Friday, 17 January 2020

Accessibility Online

Corrrie gets deaf baby.


Coronation Street - Gemma Winter played by Dolly-Rose
Gemma Winter in Coronation Street to get ‘heartbreaking’ news one of her babies is deaf David 


Gemma Winter played by Dolly-Rose Gemma and Chesney face a fresh challenge New Coronation Street mum Gemma Winter will be told that baby Aled is deaf in a new storyline that aims to raise awareness of how a family can cope with the diagnosis.  

Gemma (Dolly Rose-Campbell) and Chesney Brown will be left upset when they get the news that little Aled can’t hear. Dev confronts Chesney Chesney and Gemma are trying to get used to being new parents in Coronation Street It will be a fresh challenge for the new parents, who’re trying to get used to life looking after four little ones. 

“It’s going to be heartbreaking for Gemma and Chesney to realise baby Aled has hearing problems.  “The hope is that the storyline will raise awareness of how a family can cope with the diagnosis.” MORE: Check out the latest EastEnders spoilers Trafford Deaf Children’s Society and Great Ormond Street hospital are said to have advised on the storyline to ensure its accuracy. A Coronation Street spokesperson confirmed the plot to the paper, describing it as a “very important storyline” and one they hope will “resonate with many parents who have gone through their children being diagnosed with hearing problems”.


ATR:  We wonder if promotors of sign language realise the utter negativity of the soap 'heart-breaking' headline and how the hearing view deafness?  But it seems only the Deaf themselves see it as positive and only a  select few of them. We expect the usual pro-BSL, pro-speech areas to pitch in which is the 'best way' to help a deaf child, and no doubt cultural areas will add their 10% too.  It won't pay Corrie to follow the oral route.    Corrie had a woman signer before, who the HoH criticised for launching into endless lectures on how the deaf sign doing nothing to raise hearing loss awareness, as did a signer on casualty,  The deaf tendency to make every appearance a seminar on BSL is why they don't get included as much.

EastEnders had a deaf son with a hearing aid who mostly forgot he was deaf, then miraculously self-cured himself and changed his face 4 times, not easy!  The reality appears to be little awareness gets raised because program makers are reluctant to make disabilities a permanent feature of inclusion apart from wheelchair using disabled who present few issues about communication.  The one in Corrie has been accepted as perfectly 'normal' and no different from anyone else.  The deaf laud difference.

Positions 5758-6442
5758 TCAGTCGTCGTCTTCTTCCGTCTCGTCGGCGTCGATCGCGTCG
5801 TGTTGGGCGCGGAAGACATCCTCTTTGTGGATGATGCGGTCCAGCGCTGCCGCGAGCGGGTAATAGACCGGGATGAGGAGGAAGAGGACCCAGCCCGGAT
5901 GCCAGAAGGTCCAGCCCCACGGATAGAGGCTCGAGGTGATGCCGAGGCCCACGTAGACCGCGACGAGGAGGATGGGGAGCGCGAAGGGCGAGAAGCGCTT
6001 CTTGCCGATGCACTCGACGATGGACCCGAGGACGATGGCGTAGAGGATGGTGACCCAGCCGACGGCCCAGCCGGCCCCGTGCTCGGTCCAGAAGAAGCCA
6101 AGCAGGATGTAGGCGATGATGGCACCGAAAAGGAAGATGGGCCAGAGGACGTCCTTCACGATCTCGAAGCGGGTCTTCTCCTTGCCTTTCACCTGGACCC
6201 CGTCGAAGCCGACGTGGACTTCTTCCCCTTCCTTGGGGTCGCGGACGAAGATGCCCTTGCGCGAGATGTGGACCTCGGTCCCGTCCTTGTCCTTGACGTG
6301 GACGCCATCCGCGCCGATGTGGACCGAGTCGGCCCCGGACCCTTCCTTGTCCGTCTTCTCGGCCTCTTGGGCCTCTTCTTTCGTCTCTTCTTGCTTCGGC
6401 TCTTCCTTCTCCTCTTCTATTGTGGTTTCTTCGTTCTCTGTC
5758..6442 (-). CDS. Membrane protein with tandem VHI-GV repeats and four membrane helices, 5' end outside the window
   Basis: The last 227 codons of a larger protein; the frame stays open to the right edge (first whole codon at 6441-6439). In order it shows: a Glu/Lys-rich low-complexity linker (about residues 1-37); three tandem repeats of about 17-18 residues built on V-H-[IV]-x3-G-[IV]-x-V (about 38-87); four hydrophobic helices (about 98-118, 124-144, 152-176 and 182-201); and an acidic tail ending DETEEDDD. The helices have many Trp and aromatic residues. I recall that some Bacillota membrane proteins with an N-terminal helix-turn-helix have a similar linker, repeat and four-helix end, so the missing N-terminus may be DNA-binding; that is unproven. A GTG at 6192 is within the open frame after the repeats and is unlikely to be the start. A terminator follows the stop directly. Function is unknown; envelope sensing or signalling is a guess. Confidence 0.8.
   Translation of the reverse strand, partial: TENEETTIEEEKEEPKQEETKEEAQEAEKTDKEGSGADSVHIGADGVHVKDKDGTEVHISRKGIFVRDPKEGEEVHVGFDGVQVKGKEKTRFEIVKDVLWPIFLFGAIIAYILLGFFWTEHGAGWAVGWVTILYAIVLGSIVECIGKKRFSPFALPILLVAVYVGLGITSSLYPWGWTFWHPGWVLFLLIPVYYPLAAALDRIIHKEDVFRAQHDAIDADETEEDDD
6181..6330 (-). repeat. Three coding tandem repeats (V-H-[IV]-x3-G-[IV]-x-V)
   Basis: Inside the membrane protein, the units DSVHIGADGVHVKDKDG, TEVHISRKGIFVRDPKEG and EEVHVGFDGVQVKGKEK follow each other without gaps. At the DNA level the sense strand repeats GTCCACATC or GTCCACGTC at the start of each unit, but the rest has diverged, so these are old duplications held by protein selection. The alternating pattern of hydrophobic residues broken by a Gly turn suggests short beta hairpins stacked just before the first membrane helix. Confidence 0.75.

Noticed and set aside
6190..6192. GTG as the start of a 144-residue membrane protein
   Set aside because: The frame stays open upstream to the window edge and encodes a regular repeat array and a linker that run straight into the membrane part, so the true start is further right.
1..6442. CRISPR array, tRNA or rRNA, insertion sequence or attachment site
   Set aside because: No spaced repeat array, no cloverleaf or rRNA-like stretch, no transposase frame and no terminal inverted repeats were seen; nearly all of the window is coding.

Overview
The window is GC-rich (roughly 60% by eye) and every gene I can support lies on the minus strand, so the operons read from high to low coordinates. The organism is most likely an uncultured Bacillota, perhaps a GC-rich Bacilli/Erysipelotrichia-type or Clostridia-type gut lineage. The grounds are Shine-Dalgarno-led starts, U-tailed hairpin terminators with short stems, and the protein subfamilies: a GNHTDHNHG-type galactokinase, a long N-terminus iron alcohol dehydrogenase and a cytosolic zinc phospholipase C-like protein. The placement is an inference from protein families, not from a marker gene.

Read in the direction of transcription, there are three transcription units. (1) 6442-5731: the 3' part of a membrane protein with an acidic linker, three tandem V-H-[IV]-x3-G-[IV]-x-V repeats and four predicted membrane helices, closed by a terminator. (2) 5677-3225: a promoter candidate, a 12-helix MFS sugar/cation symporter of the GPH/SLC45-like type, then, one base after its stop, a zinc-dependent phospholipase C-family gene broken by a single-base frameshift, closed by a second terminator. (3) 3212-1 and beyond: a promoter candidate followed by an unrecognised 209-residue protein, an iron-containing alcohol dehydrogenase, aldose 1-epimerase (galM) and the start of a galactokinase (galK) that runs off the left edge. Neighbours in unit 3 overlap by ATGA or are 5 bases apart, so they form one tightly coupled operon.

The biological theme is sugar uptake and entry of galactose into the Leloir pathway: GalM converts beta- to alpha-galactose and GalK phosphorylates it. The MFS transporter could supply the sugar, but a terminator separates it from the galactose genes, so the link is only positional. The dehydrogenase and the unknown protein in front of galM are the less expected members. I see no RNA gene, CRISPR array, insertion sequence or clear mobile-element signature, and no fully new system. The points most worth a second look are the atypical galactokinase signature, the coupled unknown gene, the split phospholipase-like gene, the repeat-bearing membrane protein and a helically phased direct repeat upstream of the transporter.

Personally, I am against 'gritty realism' it's a soap opera not meant to be taken seriously.  Most these days seem to be assuming they are pioneers of awareness and raising real issues making the assumption we had no idea what happens anywhere else but in our own homes, it's a huge generalisation and patronisation.  Can they succeed where the charities and deaf community have failed?

Mostly, we don't want to see awareness 24/7 on our TV sets we want light relief, laughs, humour, it is what Corrie used to be good at before it followed the doom, gloom, and gritty awareness gig instigated by the social worker's favourite training program east enders, a travesty of life in London or any east end, unless murder, rapes, drug-taking, child abuse, alcoholism, and incest carried out by the ugliest and nastiest people on earth is the norm where you live.  

Rita SimonsIn real life one actor on EE WITH a deaf child who got it a CI was attacked relentlessly by sign users and called a child abuser, I trust Corrie is taking note.   If viewers want awareness they'd join a focus group and attend lectures, not watch TV.  Will they won't they get the baby a CI? go to a deaf school? use sign? etc.....  I can't wait, oh OK I can!

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Forced to fund raise to communicate to own child.

Why didn't social services or the school teach the parents it?  It makes no sense to teach a deaf child a language the parents can't follow.

Parents of a toddler who is deaf hope they will finally be able to communicate with her after being forced to fundraise for sign language lessons. Ros and Josh Hannam, from Caldicot, were told after Lola was born that they would have to pay £6,000 for a British Sign Language (BSL) course.

They raised the money but said the situation was "ridiculous". It comes as an independent Welsh Government report found the provision of BSL classes in Wales was "patchy". Another problem highlighted was financial cuts to education, with the government vowing to consider the recommendations.

The Deaf Children's Society called on it to take urgent action. Parents of deaf children face funding 'postcode lottery'
Cwmbran Deaf Choir allowing isolated youngsters to be heard
There are 2,642 deaf children in Wales and 3,116 pupils with hearing impairments in Welsh schools, according to figures.

Mrs Hannam and husband Josh were shocked to discover how little help there was after Lola was diagnosed. "I couldn't believe that there was nothing available, because it seemed to me such an obvious need," said Mrs Hannam, from Caldicot, Monmouthshire.

They were told it would cost £6,000 to learn BSL and started trying to raise funds. A concert at Newport's Dolman Theatre was one idea they had to bring in the cash. Mrs Hannam added: "The expectation that a family has to raise thousands of pounds to be able to learn a new language just to be able to communicate with their own child is ridiculous."